I must admit when I first heard the term Dutch auction I giggled like a 4 year old due to the pricing model sounding very close to a flatulence based stunt you pull on a girlfriend when you’re feeling mean. However, when all the giggles were out, the more I learned about the pricing model the more impressed I became as it has every quality needed to solve qualms both buyers and sellers have on larger auction sites. The Dutch auction’s history has an extensive one dating back to the Dutch tulip traders who traded the flower that was at one time as valuable as gold. What makes this auction format revolutionary is the way in which the price literally falls (hence pricefalls.com) until it reaches the top bidders price, thus insuring the maximum profit from whoever wants the item the most.
That being said, this form of auction is prevalent in our daily life and I was treated to a first-hand example at the very first tradeshow I went to this week. As I arrived at the IWJG or International Watch and Jewelers Guild tradeshow I was immediately shown the intensity of the event as the membership fees were explained to me. $10,000 to get in the door without a membership, memberships ranging from $10,000 to $50,000 dependent on the time in which you wanted to enter the trade room floor, the earlier the more expensive. I was slightly uncomfortable for the first time in a few years (the last time being woken up after surgery and being told I was telling the nurse how hot she was as she was wheeling me to the operating room, under anesthesia of course) and I needed to step back and take a serious, non-time wasting approach to my pitch as the vendor next to me counted stacks and STACKS of $100 bills.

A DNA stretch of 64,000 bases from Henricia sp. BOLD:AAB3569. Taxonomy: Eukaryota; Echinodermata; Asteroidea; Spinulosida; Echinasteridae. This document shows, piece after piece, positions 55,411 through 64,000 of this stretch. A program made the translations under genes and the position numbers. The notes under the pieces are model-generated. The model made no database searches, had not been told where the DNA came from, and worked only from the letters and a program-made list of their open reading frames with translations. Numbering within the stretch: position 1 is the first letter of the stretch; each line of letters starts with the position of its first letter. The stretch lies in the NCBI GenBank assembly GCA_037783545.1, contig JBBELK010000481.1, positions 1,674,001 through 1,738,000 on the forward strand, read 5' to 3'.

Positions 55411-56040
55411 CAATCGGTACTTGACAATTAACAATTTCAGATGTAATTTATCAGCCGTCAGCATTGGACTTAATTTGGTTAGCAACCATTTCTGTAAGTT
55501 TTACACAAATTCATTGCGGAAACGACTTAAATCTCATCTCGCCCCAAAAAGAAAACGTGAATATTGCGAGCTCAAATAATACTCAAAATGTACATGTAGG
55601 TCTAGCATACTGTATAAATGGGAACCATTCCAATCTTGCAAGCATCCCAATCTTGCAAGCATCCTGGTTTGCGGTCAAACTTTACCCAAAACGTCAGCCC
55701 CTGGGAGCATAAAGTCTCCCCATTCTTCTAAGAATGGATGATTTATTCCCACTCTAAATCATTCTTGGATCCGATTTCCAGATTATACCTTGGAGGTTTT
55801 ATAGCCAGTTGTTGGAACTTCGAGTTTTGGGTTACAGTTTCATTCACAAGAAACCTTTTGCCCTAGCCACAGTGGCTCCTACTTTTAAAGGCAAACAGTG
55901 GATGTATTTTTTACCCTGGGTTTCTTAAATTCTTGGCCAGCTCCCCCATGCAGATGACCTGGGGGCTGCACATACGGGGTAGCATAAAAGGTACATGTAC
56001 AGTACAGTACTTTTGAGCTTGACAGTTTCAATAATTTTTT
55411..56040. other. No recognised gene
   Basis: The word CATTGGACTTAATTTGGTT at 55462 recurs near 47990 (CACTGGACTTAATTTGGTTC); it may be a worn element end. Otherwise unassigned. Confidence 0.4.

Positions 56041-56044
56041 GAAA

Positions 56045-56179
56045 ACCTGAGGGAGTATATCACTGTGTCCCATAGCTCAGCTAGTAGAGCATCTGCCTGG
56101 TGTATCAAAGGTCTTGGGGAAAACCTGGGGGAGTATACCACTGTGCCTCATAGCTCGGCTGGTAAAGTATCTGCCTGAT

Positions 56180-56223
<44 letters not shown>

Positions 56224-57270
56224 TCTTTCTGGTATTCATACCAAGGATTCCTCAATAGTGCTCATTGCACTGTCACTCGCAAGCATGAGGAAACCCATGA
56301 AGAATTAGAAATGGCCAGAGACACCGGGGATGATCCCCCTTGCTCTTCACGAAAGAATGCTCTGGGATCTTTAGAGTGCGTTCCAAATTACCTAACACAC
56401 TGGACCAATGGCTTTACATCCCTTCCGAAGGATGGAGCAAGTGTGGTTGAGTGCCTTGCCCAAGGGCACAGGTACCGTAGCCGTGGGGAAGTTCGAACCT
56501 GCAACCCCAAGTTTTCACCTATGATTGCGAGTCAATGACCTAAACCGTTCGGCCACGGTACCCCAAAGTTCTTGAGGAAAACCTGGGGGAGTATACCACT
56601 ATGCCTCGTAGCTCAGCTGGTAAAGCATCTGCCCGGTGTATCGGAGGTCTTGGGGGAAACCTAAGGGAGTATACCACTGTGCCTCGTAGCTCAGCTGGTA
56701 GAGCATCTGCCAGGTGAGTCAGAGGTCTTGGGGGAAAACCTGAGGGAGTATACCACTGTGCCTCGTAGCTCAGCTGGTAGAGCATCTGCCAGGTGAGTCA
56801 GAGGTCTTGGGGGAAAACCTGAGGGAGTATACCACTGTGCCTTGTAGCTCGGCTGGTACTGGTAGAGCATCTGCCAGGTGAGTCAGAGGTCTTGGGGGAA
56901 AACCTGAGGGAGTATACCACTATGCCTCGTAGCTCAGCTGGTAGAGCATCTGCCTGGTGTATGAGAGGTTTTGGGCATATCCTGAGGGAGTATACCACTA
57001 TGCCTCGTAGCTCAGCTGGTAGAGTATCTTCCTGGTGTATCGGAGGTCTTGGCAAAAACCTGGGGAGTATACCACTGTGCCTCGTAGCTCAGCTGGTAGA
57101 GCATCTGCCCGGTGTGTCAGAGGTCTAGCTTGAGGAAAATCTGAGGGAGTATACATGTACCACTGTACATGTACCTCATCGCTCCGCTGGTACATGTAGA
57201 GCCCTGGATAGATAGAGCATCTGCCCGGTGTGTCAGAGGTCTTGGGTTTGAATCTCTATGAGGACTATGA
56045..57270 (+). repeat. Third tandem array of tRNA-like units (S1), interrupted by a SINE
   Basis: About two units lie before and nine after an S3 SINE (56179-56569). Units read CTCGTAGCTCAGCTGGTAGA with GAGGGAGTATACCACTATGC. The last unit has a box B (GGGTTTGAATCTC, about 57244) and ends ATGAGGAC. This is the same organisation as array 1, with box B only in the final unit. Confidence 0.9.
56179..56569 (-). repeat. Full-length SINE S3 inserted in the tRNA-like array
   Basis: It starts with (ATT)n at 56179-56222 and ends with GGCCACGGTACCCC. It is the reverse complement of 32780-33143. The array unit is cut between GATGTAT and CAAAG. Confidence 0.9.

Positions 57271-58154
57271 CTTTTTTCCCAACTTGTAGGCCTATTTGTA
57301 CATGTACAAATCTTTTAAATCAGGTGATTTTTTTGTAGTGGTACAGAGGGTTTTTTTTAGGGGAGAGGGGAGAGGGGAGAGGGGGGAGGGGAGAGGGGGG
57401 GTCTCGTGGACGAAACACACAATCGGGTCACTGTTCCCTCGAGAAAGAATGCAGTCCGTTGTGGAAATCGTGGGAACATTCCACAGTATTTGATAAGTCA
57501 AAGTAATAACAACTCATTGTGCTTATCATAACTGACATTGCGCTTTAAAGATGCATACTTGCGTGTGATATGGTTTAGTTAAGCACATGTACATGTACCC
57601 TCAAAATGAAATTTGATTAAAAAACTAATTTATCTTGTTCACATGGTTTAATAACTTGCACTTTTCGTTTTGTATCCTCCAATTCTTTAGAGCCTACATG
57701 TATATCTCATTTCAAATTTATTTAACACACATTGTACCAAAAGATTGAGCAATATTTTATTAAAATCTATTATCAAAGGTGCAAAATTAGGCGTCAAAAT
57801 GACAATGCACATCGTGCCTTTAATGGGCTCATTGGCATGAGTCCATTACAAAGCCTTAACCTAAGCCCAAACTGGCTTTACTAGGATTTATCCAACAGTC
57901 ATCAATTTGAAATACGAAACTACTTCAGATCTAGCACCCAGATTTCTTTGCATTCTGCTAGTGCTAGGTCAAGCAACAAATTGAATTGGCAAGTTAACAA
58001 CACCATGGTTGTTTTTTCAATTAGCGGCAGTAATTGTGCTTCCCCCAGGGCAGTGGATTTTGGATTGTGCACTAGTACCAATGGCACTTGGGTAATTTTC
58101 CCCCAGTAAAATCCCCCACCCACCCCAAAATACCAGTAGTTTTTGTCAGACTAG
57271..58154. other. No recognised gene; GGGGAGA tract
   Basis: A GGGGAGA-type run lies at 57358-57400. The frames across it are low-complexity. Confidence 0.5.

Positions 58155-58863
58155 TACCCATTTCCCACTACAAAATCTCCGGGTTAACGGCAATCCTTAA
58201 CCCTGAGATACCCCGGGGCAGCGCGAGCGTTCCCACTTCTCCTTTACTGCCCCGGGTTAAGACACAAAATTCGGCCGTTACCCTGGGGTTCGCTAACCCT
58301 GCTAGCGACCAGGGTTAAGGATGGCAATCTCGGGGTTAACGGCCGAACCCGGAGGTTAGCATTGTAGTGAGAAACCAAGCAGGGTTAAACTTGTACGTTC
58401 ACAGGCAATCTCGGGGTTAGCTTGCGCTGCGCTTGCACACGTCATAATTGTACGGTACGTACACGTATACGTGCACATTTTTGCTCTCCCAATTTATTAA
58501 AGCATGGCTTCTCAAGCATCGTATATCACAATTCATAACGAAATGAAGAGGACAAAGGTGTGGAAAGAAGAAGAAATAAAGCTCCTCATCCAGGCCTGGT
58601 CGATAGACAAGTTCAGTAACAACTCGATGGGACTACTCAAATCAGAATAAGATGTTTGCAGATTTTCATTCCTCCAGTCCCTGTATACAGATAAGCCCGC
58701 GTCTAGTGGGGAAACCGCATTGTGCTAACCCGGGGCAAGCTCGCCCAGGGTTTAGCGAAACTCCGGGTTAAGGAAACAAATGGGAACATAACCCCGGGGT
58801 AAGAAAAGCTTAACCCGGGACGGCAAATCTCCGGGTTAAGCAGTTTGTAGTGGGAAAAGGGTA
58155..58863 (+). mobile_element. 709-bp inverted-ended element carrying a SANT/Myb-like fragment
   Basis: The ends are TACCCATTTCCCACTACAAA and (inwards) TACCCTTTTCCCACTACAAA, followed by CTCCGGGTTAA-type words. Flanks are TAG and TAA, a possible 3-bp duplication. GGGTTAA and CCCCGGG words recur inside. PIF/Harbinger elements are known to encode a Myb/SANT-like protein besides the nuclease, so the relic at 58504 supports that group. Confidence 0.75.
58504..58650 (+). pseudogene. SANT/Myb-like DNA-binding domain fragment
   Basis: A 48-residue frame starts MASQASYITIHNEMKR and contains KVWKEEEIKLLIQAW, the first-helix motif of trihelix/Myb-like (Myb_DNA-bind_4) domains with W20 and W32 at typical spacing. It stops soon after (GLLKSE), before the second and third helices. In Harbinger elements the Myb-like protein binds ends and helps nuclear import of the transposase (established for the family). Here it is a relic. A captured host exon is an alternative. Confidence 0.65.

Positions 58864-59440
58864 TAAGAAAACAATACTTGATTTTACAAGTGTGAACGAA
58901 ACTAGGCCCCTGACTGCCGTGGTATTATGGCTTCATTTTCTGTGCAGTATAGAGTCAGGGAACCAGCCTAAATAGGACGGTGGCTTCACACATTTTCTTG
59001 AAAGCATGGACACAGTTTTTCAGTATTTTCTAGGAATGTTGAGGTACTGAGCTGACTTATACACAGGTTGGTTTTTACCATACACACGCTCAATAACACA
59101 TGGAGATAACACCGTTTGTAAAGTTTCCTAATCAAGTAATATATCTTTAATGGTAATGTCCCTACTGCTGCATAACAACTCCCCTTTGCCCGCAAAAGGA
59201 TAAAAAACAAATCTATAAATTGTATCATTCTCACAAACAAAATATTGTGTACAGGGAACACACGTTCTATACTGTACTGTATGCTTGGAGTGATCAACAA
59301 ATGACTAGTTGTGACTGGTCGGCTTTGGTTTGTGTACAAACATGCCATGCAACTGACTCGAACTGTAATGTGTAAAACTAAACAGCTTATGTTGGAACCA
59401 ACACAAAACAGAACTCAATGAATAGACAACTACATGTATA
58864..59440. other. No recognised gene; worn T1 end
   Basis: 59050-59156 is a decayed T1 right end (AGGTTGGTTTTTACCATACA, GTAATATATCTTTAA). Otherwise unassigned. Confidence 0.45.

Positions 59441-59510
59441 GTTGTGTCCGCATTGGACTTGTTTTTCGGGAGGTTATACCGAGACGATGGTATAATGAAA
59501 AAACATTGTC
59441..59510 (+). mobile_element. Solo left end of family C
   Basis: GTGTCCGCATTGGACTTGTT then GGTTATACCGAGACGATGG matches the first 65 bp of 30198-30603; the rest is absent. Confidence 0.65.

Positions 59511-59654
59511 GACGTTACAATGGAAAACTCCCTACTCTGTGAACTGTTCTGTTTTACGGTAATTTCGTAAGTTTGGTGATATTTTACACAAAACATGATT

I was at the trade show with my fellow intern Andrew, the CEO of the company, Elliot, and a former intern now full time employee, Jake. Jake was a very skilled speaker at these events and for a while I shadowed him, taking notes and trying not to look like I was uncomfortable. It then happened right in front of me. A buyer was looking at a watch priced at $16,000 and asked to see it. The vendor took it out handed it to him and proceeded to tell him about the watch. The Buyer looked up and responded, “I am beginning to like the watch but the price is a tad high for my liking.” The vendor in an attempt to make a sale responded, “I can drop the price to $15,000 for you.” “See that is still somewhat high compared to what he (pointing to a table) offered.” The vendor following his gesture immediately responded, “Well $13,000 is the lowest I can go.” The buyer thought for a moment, consulted his notes and responded yes.
There it was, the Dutch auction model happening in real life without those in the transaction even being aware. It was then when I realized just how easy this pricing model would be able to sell. All I needed to do was relate my pitch to real life. I currently have 4 client possibilities and rising and my pitch is drastically learning and changing daily.
Until next time buyers, sellers, and friends,
Josh ‘the intern’ Weaver